Public Relations 101: Why are bloggers important for PR outreach?

bloggers and blogging

If there’s one thing I know for sure, it’s that there are a lot of bloggers. Google the term “book bloggers” and you’ll ping a million results. Google “book review bloggers” and you’ll ping a million more search results. Researching and sifting through blogs and their contact information is a time consuming process, but they are an important part of a PR campaign.

Why are bloggers so necessary to publicists as part of their outreach? More importantly, why are they so necessary for an an author looking to establish their brand?

They have their own fan base. Each blog has a built-in audience that comes with it, whether it is five people or five thousand. If you’re looking to have your chick lit novel reviewed, you’ll want to check out some chick lit reviewers—their fans may be your future fans, too.

They may review indie or self published authors. As an indie author, it’s difficult to get yourself reviewed in newspapers like the New York Times. Book review bloggers can give you the support you need, especially if they decide to favorably review your novel. Always respect a blog’s review policy—many clearly state that they do not review independently published titles. You will find bloggers that are open to reviewing indie authors, but you must ensure that the book is professionally edited before deciding to contact a reviewer—you don’t want to find a scathing review of your novel’s numerous spelling and grammatical errors.

They provide you with an online presence. A social media presence is one thing, but a presence on the rest of the web is just as important. Because blogging equals SEO, tagging, categories, and all that great online marketing jargon, reviews of your book online will make you a more searchable term—and people Googling your name will see that you and your book exist.

They have their own networks. More than ever, bloggers are an important tool for publishers. This summer, Book Expo America even had a networking conference for bloggers with several seminars related to the profession. Attending a blogger networking event in your area could lead to a relationship with someone who could have interest in your future career as a writer!

They’re a supportive medium. A blogger who has their own book review site is going to be someone who supports books. Why wouldn’t you want to be friendly with a crowd that loves reading just as much as you do?

Are you an author who utilizes bloggers and blog tours, and do you find those parts of your campaign successful? Tweet us your insight at @MCKINNEYPR!

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We were “slammed”…

If you subscribe to a utility company, for home or business, beware because “slamming” does exist and it is incredibly annoying to deal with.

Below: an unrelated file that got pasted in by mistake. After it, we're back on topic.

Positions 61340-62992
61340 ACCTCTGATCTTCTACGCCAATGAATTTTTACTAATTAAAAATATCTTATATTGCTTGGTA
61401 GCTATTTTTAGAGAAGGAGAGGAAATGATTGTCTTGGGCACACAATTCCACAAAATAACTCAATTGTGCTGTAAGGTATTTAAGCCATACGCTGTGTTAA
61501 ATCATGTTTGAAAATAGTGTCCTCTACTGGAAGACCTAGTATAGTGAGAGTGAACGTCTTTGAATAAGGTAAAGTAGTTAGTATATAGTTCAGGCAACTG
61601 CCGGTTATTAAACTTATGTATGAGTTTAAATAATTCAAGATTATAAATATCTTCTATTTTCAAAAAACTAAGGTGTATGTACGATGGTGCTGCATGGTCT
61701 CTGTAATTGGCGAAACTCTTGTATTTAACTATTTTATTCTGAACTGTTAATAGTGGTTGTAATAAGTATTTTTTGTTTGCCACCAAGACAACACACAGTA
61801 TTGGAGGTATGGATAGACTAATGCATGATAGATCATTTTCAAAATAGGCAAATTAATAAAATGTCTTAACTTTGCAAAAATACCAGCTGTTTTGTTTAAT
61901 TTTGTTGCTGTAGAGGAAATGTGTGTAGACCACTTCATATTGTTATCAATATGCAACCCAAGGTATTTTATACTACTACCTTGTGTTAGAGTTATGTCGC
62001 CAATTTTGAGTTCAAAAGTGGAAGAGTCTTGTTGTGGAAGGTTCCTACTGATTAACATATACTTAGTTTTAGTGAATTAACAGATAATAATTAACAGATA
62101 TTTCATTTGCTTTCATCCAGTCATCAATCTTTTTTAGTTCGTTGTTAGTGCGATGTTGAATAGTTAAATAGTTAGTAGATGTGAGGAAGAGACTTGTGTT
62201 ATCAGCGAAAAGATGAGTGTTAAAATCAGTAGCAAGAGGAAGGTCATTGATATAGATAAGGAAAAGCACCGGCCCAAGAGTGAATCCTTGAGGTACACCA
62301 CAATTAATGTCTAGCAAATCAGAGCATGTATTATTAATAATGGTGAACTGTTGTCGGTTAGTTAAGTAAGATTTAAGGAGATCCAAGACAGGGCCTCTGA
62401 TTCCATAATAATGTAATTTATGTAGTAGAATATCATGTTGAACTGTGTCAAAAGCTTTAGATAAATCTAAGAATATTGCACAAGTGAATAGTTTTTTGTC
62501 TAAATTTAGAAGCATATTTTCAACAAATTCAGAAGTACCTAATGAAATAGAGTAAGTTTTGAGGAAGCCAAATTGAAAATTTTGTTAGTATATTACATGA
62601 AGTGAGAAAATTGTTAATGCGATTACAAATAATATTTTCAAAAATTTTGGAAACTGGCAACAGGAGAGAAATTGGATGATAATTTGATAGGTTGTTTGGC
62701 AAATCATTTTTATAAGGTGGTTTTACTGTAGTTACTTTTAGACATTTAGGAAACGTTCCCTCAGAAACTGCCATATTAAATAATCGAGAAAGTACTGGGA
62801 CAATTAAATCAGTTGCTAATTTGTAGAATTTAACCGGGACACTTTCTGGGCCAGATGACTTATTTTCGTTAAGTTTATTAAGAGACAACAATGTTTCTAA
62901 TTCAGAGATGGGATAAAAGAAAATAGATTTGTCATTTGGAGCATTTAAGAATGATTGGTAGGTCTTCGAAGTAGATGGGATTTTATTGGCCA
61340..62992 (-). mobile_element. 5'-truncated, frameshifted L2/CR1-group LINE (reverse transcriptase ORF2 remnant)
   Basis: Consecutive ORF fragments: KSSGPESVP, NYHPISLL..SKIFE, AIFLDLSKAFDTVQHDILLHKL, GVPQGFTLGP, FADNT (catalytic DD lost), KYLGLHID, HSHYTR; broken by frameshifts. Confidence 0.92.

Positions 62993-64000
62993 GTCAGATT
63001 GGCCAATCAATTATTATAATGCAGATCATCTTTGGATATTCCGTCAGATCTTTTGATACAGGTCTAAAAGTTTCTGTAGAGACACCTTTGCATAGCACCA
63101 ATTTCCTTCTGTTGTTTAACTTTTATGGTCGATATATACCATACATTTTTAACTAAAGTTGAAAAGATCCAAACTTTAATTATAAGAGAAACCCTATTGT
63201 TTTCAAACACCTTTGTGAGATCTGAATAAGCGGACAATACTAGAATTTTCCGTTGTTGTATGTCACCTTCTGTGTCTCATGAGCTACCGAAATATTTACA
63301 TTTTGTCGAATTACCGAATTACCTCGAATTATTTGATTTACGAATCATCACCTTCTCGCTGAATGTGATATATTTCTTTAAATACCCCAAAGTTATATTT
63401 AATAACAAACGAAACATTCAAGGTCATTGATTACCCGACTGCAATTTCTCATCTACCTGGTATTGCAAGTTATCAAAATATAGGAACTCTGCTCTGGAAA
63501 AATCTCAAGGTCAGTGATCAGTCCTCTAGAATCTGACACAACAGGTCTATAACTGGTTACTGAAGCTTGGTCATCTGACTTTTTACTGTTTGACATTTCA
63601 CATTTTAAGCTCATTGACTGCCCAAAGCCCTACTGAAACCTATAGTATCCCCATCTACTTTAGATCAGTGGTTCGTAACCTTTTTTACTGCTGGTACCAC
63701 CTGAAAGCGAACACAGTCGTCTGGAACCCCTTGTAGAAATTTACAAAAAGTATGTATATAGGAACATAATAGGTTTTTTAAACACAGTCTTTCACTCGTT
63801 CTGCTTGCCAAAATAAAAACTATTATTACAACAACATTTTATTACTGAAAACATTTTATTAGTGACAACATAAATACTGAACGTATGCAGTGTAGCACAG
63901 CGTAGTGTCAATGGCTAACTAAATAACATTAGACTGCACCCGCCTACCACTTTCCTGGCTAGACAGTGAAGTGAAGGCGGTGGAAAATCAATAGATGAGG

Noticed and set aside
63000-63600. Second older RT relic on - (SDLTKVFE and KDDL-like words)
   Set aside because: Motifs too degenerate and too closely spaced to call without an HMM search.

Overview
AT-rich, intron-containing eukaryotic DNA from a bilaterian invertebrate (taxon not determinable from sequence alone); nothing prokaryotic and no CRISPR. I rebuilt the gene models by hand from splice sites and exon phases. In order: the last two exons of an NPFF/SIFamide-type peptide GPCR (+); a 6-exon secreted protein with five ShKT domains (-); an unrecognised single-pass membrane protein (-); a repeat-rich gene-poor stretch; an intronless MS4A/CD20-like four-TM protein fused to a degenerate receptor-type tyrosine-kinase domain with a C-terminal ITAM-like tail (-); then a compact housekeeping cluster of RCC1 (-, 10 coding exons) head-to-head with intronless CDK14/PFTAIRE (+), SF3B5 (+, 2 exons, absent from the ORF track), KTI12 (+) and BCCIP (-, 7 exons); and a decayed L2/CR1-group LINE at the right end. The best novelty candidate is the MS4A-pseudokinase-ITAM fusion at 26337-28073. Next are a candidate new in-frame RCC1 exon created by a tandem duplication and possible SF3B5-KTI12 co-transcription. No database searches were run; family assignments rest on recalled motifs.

We recently opened an office and purchased a “business bundle” with Verizon.  A month or so after we were set up and running a phone call came in to the office.  An employee answered and her end of the conversation which went something like this…

“Yes, we do have Verizon.”

“Yes, that is the company name.”

“We don’t have any questions about the service.”

etc., etc., etc.

It seemed like a routine customer service call, until the questions became repetitive and went on for longer than what we deemed to be a regular call.  So, she ended the conversation and hung up.

For a few weeks after that, the same person or company kept calling asking the same questions over and over.  The second call we ended within a couple of questions;  The third, maybe after the first question; and the fourth time I recognized the number, picked up the phone and told the person that we were going to take action for solicitation harassment (sounded good at the time) if the person didn’t stop calling.

Shortly thereafter I received a service notice from Verizon that I ignored because I hadn’t ordered any service.  I figured it was just a glitch in the system.  And then the bill came.

The bill was about $100 more than what it should have been, so I took the time to scan all 8 pages and found at the end of the bill a company name I didn’t recognize and substantial charges billed by that company.  I called Verizon and was told that I had changed my long distance service to another carrier and that I was no longer receiving the promotional package rate. WHAT?!  So I told the customer service rep that there was a mistake– I told her about the strange phone calls which must have been related to this, and how incredible this was, and what has this world come to, etc.  She told me that we had been slammed and that she would amend the bill and the previous bill (which I hadn’t checked thoroughly) and would cancel the offending party’s service agreement.  She also put a freeze on my account so that I am the only person who can make service changes.

But that wasn’t all.  A month later another bill came with $50 in charges from this other company.  I called Verizon immediately.

Me: “I called a month ago about a slamming incident and it appears that this other company is still charging me for services that we never ordered.”

Verizon: “I can take care of that for you.”

Me: “Thanks.”

Verizon: “In the future what you might want to do is call this company and cancel the service yourself”.

Me: “But I never ordered the service.”

Verizon: “Right, but you need to cancel it.”

Me: “But isn’t is illegal…what they did?”

Verizon: “Well, yes.”

Me: “But I still need to call them?  I don’t want to call them.  They are a nefarious organization that is doing something illegal.  Why should I have to call them?”

Verizon: “Well, I’m just saying this is how you can best end the problem.”

Me: “Uh huh.  Well, thanks.  Bye.”

I’m waiting for the next bill.

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